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Is there a command that takes an equation as an input and creates an output with a list of terms in the original equation? Something like:

Input: Foo[ (1+a) x+ (2.5-b) y^2+ 3 c z^{1.3}]

Output: { (1+a) x ,  (2.5-b) y^2 ,  3 c z^{1.3} }
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You can expand your equation and then apply List. – Spawn1701D May 16 '13 at 17:32
Variables, e.g. Variables[x^3 + 6 x^2 y + 3 x y z + x z^2 + 1] yields {x, y, z} – Artes May 16 '13 at 17:32
If you want monomials there is e.g. MonomialList[a x + b y^2 + 3 c z^{1.3}] yielding {{1. a x, 1. b y^2, 3. c z^(13/10)}} – Artes May 16 '13 at 17:38
Hi guys, thank you very much for your help so far. Unfortunately I have had to update the question as I try your suggestions and see what additional flexibility I else I need. – DJBunk May 16 '13 at 17:41
So you need List @@ ((1 + a) x + (2.5 - b) y^2 + 3 c z^1.3) returning {(1 + a) x, (2.5 - b) y^2, 3 c z^1.3} – Artes May 16 '13 at 17:44

What you are asking to do, it seems, is to replace the Plus Head, with the List Head. The Apply function, shorthanded as @@, will do what you want:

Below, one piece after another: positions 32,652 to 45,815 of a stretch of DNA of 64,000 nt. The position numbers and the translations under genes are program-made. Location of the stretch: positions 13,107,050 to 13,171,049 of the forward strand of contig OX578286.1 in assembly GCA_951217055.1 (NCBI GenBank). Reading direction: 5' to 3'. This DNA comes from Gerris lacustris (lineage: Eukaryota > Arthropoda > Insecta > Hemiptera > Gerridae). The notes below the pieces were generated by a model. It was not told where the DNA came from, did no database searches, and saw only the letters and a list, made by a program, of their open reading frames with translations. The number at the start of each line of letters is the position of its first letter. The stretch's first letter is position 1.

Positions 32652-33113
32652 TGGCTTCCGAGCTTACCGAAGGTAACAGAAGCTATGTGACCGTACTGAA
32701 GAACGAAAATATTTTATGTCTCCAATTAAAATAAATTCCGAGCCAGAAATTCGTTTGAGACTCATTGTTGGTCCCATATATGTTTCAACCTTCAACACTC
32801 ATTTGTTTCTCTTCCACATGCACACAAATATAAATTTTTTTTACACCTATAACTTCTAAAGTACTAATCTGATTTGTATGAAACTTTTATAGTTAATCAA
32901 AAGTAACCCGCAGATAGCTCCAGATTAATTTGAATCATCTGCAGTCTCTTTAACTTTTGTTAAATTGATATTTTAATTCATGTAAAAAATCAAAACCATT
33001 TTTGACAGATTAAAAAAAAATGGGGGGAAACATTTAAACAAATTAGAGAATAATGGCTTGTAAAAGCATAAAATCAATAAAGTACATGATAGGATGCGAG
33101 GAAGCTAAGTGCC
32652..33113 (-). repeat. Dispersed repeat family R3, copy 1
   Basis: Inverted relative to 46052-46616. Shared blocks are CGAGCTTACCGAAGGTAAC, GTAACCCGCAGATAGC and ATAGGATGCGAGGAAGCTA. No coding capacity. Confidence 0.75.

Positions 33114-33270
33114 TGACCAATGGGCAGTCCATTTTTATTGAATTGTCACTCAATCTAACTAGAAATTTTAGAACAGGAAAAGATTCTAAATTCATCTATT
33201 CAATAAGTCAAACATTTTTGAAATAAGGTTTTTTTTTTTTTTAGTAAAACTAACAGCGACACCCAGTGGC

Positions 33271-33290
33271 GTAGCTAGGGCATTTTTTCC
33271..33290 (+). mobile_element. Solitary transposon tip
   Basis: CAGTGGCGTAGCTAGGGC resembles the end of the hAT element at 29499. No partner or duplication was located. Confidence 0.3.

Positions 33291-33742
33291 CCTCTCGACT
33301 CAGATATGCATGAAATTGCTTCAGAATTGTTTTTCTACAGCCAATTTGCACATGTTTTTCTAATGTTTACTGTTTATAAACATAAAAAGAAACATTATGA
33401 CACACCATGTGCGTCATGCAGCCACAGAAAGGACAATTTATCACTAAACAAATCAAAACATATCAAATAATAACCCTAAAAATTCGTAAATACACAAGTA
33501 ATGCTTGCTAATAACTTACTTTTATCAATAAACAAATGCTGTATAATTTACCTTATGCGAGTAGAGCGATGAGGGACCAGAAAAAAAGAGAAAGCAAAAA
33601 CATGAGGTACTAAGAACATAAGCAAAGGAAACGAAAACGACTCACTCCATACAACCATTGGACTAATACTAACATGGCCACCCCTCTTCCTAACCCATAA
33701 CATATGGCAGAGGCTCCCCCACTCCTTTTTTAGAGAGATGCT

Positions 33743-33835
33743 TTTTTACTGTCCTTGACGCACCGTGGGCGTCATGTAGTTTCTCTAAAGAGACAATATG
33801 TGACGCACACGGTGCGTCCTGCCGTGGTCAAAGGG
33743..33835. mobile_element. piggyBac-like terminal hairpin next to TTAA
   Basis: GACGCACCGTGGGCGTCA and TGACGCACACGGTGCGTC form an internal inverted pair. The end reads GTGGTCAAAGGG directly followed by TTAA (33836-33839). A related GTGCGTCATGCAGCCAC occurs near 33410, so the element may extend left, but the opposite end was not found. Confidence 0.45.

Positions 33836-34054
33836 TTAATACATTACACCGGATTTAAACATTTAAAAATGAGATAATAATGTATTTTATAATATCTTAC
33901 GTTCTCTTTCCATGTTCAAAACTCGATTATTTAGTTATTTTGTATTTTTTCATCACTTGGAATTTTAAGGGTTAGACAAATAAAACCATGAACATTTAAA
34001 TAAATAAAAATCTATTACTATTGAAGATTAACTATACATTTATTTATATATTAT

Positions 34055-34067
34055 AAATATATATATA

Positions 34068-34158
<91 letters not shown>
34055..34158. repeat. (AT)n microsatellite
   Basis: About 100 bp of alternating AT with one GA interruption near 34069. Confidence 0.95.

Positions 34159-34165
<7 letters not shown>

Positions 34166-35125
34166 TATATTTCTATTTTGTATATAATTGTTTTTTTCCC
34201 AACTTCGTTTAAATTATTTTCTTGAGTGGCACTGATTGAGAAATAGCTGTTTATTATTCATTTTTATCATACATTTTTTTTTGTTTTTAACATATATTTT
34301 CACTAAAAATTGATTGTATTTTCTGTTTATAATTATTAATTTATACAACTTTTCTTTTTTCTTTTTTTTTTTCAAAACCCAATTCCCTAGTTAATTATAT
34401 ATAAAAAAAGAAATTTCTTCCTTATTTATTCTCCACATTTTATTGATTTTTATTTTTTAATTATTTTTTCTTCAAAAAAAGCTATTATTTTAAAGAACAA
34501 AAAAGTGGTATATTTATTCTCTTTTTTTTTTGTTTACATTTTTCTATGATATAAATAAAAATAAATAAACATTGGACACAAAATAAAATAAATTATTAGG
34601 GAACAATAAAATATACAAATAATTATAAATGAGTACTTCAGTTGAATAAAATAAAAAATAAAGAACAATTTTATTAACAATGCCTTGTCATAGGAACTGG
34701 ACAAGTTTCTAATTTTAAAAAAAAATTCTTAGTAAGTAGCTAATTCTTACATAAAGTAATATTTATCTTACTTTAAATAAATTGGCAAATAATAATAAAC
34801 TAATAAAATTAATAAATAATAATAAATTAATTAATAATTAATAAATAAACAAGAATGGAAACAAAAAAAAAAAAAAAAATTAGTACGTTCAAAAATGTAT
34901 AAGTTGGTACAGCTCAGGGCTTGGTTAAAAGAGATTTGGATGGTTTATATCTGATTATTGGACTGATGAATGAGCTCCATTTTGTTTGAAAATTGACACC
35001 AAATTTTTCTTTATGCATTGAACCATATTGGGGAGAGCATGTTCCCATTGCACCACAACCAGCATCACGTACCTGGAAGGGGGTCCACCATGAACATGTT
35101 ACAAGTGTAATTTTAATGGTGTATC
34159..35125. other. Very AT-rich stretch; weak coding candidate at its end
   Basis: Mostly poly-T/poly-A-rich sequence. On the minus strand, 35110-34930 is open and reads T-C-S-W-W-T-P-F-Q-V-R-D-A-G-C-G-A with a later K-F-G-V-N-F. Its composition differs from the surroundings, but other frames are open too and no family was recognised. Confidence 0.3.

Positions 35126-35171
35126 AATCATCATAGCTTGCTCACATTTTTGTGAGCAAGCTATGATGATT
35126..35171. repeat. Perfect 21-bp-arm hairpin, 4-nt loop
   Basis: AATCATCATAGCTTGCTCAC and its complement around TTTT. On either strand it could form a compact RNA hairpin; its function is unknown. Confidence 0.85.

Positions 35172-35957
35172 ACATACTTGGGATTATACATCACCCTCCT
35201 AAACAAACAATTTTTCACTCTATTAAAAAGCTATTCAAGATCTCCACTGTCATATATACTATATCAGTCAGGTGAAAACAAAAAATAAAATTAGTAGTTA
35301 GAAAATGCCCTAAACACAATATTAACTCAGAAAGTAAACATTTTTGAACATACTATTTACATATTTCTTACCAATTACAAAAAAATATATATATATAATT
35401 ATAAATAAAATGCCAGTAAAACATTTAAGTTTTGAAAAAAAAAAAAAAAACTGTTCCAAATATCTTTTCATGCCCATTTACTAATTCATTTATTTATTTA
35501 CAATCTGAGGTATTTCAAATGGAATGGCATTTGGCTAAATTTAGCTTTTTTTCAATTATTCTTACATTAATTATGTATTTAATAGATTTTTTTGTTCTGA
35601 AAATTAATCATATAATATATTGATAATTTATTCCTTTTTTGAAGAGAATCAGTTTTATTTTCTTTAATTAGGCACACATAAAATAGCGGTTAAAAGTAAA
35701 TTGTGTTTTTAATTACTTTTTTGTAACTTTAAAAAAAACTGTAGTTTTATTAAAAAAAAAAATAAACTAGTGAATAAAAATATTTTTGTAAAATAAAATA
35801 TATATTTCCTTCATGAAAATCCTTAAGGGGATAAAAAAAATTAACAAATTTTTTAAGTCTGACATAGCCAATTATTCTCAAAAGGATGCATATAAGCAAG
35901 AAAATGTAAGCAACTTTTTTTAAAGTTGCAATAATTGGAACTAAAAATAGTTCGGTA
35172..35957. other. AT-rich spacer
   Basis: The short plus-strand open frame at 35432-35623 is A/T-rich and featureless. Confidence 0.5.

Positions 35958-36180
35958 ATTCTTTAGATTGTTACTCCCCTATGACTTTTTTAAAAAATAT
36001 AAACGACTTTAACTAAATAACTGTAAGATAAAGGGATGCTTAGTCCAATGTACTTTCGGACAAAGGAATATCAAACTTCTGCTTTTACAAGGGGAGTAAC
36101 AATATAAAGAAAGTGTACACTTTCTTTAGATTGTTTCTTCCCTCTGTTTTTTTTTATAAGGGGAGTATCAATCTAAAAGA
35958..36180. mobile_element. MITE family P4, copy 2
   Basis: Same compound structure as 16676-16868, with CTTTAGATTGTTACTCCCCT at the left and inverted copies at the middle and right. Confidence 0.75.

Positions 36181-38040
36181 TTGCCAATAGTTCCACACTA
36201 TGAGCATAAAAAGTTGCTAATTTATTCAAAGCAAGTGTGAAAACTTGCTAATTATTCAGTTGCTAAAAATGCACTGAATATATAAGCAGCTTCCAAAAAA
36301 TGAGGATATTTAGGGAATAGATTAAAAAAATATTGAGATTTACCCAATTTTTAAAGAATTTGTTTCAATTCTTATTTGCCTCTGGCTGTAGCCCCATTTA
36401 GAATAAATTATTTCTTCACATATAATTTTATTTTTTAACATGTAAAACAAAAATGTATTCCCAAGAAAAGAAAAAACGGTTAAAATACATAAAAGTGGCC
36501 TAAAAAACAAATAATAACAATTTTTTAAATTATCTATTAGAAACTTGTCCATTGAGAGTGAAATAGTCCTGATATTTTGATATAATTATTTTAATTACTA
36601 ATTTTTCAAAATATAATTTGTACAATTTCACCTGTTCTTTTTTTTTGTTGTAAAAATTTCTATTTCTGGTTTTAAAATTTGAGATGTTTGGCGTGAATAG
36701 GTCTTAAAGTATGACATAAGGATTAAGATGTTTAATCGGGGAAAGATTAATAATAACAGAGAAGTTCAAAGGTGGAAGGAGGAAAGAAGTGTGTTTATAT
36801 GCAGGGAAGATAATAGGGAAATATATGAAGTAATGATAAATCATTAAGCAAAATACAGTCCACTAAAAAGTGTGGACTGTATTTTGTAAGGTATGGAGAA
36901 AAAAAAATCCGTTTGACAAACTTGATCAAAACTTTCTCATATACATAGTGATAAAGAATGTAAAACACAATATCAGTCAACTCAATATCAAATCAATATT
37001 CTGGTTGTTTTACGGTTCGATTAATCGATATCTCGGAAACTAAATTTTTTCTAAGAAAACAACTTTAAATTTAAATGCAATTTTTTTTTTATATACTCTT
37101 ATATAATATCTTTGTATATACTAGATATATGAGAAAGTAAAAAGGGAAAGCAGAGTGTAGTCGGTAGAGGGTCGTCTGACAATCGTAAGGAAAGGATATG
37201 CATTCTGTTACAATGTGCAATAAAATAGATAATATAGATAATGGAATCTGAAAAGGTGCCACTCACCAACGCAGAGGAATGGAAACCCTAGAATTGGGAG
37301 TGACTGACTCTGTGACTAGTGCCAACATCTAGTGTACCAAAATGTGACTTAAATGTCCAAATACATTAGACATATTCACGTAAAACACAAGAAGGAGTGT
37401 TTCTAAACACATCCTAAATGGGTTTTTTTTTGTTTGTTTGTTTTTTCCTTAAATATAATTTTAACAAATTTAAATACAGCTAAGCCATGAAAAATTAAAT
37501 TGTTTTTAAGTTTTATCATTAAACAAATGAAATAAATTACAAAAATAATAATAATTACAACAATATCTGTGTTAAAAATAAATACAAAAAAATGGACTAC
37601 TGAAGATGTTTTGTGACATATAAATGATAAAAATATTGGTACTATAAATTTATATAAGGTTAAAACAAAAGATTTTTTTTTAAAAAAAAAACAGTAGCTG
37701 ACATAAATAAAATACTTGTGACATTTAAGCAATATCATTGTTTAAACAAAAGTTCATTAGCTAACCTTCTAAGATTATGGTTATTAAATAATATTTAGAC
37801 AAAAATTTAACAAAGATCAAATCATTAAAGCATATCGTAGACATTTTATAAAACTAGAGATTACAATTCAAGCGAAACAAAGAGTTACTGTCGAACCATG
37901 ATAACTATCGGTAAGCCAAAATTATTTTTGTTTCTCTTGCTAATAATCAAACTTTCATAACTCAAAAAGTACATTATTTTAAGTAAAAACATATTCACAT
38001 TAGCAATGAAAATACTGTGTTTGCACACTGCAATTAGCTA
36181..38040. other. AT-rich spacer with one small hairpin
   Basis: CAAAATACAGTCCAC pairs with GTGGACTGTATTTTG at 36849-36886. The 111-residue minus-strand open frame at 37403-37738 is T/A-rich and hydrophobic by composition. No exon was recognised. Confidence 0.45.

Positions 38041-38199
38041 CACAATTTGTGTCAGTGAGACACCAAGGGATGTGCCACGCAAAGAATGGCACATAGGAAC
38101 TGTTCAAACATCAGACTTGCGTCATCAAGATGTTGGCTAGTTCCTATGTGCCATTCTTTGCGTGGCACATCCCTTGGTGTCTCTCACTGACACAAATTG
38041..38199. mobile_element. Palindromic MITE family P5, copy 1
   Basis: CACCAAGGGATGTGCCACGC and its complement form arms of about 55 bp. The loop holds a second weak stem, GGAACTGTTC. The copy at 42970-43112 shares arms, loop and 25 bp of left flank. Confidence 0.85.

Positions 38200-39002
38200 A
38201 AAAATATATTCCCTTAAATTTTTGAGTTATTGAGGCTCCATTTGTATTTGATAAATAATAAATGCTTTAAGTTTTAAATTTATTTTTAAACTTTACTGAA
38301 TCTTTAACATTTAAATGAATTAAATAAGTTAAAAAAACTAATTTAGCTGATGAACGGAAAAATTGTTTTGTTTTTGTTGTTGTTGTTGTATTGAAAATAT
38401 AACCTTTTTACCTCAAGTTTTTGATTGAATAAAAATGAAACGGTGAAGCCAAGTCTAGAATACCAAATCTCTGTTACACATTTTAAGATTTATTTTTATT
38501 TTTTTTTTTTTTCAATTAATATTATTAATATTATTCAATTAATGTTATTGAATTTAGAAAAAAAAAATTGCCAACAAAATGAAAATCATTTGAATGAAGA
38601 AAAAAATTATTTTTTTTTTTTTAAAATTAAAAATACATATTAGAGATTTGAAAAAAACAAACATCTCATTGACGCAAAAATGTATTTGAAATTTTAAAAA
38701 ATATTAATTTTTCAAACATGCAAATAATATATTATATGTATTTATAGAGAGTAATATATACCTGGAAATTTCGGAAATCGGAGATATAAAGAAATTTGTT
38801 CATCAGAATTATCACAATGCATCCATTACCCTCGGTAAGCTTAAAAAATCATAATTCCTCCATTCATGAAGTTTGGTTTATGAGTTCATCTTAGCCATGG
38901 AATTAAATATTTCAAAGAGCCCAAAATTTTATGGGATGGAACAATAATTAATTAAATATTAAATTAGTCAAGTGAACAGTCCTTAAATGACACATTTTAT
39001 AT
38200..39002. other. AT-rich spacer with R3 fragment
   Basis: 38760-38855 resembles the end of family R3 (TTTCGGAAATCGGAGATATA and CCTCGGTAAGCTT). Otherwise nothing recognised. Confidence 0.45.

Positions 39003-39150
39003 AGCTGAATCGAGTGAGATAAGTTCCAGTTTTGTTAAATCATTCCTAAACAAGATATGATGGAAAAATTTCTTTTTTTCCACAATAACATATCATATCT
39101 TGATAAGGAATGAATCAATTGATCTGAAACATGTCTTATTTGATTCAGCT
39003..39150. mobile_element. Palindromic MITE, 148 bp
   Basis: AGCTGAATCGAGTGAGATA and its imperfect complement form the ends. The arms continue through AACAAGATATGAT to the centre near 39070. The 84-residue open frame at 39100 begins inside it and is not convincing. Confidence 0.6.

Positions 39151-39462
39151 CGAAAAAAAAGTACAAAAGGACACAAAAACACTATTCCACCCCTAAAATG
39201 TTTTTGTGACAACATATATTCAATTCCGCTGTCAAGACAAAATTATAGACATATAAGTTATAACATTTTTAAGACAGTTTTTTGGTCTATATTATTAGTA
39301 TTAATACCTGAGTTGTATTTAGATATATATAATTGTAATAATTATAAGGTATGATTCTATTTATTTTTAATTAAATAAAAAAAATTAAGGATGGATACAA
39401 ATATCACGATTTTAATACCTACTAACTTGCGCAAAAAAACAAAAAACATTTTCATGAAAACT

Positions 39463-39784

Input: expr = Foo[a + b + c];

Now we can get just the a+b+c with First:

Input: expr2 = First@expr;

Check out FullForm to get rid of shorthanded notation:

Input: FullForm[expr2]
Output: Plus[a,b,c]

And finally, we can turn Plus into List with Apply:

Input: List@@expr2
Output: {a,b,c}

All in one line:

Input: List@@First[Foo[a+b+c]]
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I am fairly certain that Foo was given as the example of the function itself, meaning that Foo[a + b + c] should directly evaluate to {a, b, c}. Nevertheless +1. – Mr.Wizard Oct 8 '14 at 16:11

Examining the structure of the expression with TreeForm

TreeForm@Foo[(1 + a) x + (2.5 - b) y^2 + 3 c z^{1.3}]

TreeForm@Foo[(1 + a) x + (2.5 - b) y^2 + 3 c z^{1.3}]

shows us another way:

Level[Foo[(1 + a) x + (2.5 - b) y^2 + 3 c z^{1.3}], {3}]

(* {(1 + a) x, (2.5 - b) y^2, 3 c z^1.3} *)

(Simply count the depth of the function arguments from the Head of the expression.)

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